Why Are Codependents Not Taken Seriously? Taking the Joke Out of Codependency

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Why Are Codependents Not Taken Seriously

Knowing about codependents and the different types of codependency can help you understand it better, and if you suspect that you’re one, then you can take the appropriate steps to deal with it.

The following content is derived from “The Human Magnet Syndrome: The Codependent Narcissist Trap” (2022)

When Your Disorder Is A Joke

“What’s in a name?” Well, Mr. Shakespeare, in the mental health field, quite a bit! Hence, providing hope to legions of people suffering from codependency requires, at the very least, a professional consensus on what it is, diagnostic criteria that establish it, and standardized treatment that specifically connects to both.

Like fake news or soundbites are mistaken for facts, inaccurate mental health terms cause more harm than good. “Codependency” is a prime example of a poorly understood mental health condition. Forty-plus years after it was first coined, it remains the unwieldy multi-headed monster of a disorder that still defies attempts to categorize, name, describe and diagnose it.

Without a consensus on its name, description, and symptoms demonstrating it, we are prolonging suffering and hopelessness for codependents who, in my experience, are suffering more deeply than most can imagine.

Related: 5 Types Of Codependency And Codependent Personality Types

Like other mental health terms, codependency has been reshaped to fit its mainstream use. Unfortunately, the original definitions are often diluted over time, especially when they pique the interest of news and media sources.

To the general public, a codependent is a weak, needy, clingy, and even emotionally sick person who often lacks common sense and sometimes intelligence.

There is little consensus in the mental health field for what it is; the people who profess to specialize in it have little direction and experience in solving a problem about which they claim to know a lot. To that end, codependency treatment is driven by a loose association of psychotherapy techniques that represent the clinician’s personal experiences than their history of providing successful treatment outcomes.

Therefore, it is incumbent upon the mental health field to admit its failings while considering revamping the cartoon-like depiction of what is a debilitating mental health disorder.

Perhaps the “cherry” on top of this not-so delicious “codependency sundae” is that many people in the helping professions begin their careers as untreated codependents. Many of them live knee-deep in their own personal and relational dysfunction, then it is time to tell “Houston” that “we have a serious problem.”

Codependents

Out With The Old And In With The New

Codependency is a pathological mental health condition that manifests in individuals (codependents) who are predictably and reflexively attracted to harmful, selfish, and self-absorbed Pathological Narcissists.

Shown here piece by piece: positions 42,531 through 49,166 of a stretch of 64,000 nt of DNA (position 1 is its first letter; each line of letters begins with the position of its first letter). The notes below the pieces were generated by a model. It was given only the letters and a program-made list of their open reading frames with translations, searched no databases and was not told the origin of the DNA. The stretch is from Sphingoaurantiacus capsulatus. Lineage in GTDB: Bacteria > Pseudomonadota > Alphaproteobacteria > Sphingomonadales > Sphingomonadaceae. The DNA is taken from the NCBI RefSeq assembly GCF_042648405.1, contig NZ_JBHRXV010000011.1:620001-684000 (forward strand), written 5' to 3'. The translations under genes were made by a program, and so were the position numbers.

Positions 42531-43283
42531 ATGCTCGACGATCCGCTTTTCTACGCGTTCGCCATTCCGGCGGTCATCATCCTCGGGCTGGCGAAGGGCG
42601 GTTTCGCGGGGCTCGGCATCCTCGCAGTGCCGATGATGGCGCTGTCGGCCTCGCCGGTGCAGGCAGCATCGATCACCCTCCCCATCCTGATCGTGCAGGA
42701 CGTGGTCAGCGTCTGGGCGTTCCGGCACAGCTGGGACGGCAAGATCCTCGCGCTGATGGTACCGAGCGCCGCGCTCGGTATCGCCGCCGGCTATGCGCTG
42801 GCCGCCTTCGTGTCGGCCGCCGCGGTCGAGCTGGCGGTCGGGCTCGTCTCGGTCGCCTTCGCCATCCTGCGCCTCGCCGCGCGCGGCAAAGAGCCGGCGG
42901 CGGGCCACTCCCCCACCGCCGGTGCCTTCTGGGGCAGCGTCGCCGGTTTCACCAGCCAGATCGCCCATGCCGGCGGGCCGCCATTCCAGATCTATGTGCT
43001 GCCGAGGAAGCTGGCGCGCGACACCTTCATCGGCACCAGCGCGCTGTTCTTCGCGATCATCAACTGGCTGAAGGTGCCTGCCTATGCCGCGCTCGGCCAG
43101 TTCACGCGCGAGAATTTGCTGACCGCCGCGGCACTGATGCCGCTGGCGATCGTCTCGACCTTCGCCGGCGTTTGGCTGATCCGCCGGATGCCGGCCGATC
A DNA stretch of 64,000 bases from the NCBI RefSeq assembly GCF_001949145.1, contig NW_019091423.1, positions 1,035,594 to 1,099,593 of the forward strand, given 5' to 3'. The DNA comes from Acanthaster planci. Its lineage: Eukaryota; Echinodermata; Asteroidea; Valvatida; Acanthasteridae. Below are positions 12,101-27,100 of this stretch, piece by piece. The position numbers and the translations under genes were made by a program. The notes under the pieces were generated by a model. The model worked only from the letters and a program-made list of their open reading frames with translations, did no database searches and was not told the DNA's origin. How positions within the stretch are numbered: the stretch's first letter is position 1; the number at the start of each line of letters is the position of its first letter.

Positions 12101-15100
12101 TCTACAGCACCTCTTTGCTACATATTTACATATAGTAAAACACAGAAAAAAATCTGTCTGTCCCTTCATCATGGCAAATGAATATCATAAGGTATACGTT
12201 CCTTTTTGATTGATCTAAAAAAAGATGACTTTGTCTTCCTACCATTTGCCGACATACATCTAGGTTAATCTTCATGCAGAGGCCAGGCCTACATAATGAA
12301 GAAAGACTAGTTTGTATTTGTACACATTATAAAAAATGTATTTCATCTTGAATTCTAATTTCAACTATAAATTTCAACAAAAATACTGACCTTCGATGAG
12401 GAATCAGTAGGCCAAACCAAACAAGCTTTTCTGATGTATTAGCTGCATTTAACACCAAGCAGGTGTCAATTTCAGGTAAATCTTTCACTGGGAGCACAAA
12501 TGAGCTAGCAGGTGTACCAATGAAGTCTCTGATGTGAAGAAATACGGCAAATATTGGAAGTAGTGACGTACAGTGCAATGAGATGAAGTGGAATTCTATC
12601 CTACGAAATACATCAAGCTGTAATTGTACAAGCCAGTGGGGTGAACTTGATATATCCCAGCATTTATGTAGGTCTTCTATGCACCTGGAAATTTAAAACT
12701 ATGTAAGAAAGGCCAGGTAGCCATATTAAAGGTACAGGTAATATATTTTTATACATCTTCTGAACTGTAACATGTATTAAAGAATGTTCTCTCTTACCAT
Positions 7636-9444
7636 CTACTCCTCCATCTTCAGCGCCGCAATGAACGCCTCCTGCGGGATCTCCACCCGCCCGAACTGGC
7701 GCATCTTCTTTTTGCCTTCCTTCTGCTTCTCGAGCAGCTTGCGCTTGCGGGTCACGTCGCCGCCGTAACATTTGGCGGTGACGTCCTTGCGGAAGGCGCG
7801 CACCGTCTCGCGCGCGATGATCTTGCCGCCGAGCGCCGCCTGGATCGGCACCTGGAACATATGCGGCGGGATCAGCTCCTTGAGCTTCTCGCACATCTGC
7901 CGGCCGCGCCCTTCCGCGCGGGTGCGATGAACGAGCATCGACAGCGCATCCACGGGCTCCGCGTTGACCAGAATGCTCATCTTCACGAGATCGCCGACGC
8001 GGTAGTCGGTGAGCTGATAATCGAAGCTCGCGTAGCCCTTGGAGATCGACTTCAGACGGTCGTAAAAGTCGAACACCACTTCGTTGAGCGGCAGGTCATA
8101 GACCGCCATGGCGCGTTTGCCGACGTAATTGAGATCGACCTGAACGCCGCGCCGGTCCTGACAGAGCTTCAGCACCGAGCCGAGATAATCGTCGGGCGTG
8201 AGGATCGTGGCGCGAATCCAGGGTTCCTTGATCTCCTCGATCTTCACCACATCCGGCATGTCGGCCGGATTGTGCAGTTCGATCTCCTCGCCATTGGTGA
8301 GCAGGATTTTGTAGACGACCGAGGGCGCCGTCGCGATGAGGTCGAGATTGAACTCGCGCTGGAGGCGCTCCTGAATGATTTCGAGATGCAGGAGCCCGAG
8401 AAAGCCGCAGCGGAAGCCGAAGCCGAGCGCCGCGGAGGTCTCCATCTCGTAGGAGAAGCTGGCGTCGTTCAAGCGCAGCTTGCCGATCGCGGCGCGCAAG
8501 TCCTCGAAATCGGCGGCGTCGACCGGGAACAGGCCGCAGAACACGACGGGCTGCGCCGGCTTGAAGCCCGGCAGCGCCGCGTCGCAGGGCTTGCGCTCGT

The powerful and difficult to resist opposite attraction dynamic illustrated in my “Human Magnet Syndrome” books account for the instant explosion of euphoric “chemistry” between “caregiving” codependents and “care-taking” Pathological Narcissists.

Codependency is not just limited to romantic couplings, as it manifests itself in varying degrees in most other significant relationships.

Predictably and reflexively, codependents repeatedly find themselves in dysfunctional relationships with Pathological Narcissists. They give most, if not all, of the love, respect, caring, and trust (LRCT), hoping someone will willingly reciprocate it.

Unfortunately, by virtue of narcissists’ Personality Disorder, most are not interested, nor willing, and to some degree, unable to participate in a relationship based on the mutual distribution of love, respect, caring, and trust (LRCT).

An exception is when the narcissist gains something or has a relationship advantage by pretending to be mutually expressing LRCT.

Codependents mistakenly believe the only solution to the LRCT inequality dilemma is to double down and try harder to “fix” the wayward narcissist, or worst, fall victim to a form of emotional dissociation, where the pain of caring is effectively anesthetized.

The prospect of being painfully alone fueled their lifelong delusion that with time, patience, and sacrifice, the narcissist lover will willingly correct their errant ways, sincerely apologize for them, willingly change them, and, as a result, recreate the long-lost soulmate bliss.

Codependents are reluctant to terminate the relationship because of the very real fear of Pathological Loneliness, Codependency Addiction’s most intolerable withdrawal symptom.

However, suppose they or their narcissistic partner end the relationship to avoid the reemergence of pathological loneliness. In that case, they will quickly find another source of their “drug of choice” and subsequently rebound into another “soulmate” turned “cellmate.”

Related: What Is Anxious Attachment Style: Signs, Causes, and How To Cope

To Diagnose Or Not To Diagnose, That Is “The Question”